When you haven’t heard from your spouse in years and plan to file for divorce, prepare ahead of time and start your search early. Maybe even before filing the paperwork. This keeps the momentum from bogging down and gets you on your way faster. Again, keep records of your efforts, it’s important to show the court you did your best.

Service By Alternative Means

If you find your spouse, great, you can proceed with your divorce as normal. But if you’re reading this, that’s probably not the case. Once you exhaust your options, scour the Earth for your spouse, and prove you did everything you can, the court may allow you to move ahead.

In this case, the next step to divorce is to serve your spouse by court-approved alternative means. This is basically the final legal hoop you have to jump through. It shows that you did the leg work and legitimately tried every possible option. The court must sign off on this measure, which is why it’s vital to document efforts to find your spouse, even if it ultimately proves unsuccessful.

  • Service by Publication: One of these alternatives is service by publication. More or less what it sounds like, service by publication means you must release a public notice via an acceptable source. This most often takes the form of a news outlet in the area where your spouse most likely lives. The summons must appear once a week for four straight weeks.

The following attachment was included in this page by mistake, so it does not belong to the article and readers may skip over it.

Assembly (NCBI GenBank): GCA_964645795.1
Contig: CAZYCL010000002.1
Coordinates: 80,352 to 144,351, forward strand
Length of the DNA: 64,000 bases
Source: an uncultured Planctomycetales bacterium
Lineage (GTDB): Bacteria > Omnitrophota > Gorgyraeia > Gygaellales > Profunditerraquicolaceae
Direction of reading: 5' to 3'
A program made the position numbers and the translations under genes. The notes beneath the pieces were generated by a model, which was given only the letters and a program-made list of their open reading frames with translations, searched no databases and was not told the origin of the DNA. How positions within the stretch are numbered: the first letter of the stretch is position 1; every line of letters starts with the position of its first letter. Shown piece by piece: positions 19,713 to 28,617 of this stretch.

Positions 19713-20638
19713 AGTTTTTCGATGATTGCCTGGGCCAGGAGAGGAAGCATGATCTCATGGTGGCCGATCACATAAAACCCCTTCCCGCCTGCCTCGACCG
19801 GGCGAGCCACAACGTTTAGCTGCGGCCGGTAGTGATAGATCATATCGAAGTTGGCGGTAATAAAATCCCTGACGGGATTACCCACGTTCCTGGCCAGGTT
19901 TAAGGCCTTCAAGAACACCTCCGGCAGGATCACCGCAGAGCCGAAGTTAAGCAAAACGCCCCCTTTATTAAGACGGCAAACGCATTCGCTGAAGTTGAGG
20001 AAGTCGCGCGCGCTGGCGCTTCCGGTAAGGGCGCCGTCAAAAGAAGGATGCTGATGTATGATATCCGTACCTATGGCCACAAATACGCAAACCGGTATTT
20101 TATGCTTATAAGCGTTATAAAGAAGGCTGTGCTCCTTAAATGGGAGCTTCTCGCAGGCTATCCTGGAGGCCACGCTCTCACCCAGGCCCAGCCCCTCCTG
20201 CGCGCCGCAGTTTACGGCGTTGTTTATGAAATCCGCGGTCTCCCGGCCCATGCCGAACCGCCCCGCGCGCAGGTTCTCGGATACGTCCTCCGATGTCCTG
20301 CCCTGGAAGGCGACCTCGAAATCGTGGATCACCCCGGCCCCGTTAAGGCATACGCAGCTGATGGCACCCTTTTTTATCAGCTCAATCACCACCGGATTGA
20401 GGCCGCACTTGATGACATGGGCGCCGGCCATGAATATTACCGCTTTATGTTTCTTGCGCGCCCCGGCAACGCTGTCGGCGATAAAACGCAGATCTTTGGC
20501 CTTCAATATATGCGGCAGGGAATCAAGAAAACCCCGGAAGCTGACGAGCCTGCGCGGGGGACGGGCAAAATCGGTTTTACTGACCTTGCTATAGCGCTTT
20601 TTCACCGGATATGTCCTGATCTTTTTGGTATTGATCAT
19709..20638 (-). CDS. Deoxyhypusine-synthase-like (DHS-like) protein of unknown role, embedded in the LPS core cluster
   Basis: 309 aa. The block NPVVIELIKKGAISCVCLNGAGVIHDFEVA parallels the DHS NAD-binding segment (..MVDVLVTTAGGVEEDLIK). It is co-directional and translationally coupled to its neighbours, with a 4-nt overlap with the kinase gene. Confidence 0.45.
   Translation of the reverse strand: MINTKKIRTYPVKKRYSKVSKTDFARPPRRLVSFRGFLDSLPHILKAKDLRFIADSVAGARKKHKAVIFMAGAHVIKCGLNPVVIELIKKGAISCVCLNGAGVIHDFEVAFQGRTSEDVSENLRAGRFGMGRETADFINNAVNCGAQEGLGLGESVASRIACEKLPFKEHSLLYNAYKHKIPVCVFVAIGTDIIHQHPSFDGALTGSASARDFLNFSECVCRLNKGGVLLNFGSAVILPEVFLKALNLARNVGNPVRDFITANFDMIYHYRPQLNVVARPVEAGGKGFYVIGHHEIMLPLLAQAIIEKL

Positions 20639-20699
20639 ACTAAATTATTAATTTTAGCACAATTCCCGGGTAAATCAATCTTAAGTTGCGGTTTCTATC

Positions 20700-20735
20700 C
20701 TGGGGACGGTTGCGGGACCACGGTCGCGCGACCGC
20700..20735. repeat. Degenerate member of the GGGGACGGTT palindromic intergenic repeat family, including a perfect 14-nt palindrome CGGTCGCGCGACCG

• Service by Posting: Another method is service by posting. In these cases, the court approves displaying the summons in a public area of the courthouse. Visible to as many people as possible, the goal is to make this document accessible to your spouse. This has an advantage over service by publication as posting is usually free.
  • Service by Mail: In Oregon, the court may also require you to send a copy of the summons to your spouse’s last known address. If this information is seriously out of date, this may not be an option.

Motion For Default

In most cases, alternative forms of service don’t lead to any significant results, but it does show you tried. And once you do that, it’s finally time to move on to the next step.

After 30 days, if you can’t find your spouse and they fail to respond to the published summons, you can apply for a Motion and Order Allowing Judgment by Default. This says you did everything you could but your spouse didn’t show. By failing to respond, she is in default, and this document asks the court to grant a judgment in your favor.

When it comes to cases where you can’t find your spouse and the court finds her in default, most of the time the filing party gets whatever they ask for. Granted, if you’ve been apart for so long you can’t find your spouse, there probably isn’t much to divide. But now, even without your spouse’s direct involvement, the court is free to split up any shared property, rule on child custody, and the like.

If you can’t find your spouse, your marriage probably isn’t in the greatest shape. Maybe you stayed married because it was easier; maybe you hoped she’d come back and reconcile. A variety of reasons to stay exist, but there are just as many to divorce. Perhaps you want to remarry, or maybe it’s finally time to move on. Whatever the motivation, when you can’t find your spouse, it complicates the divorce process. But it is still possible. You just have to check off a few more boxes along the way.

If you have questions about your divorce, feel free to contact Goldberg Jones at our Portland office.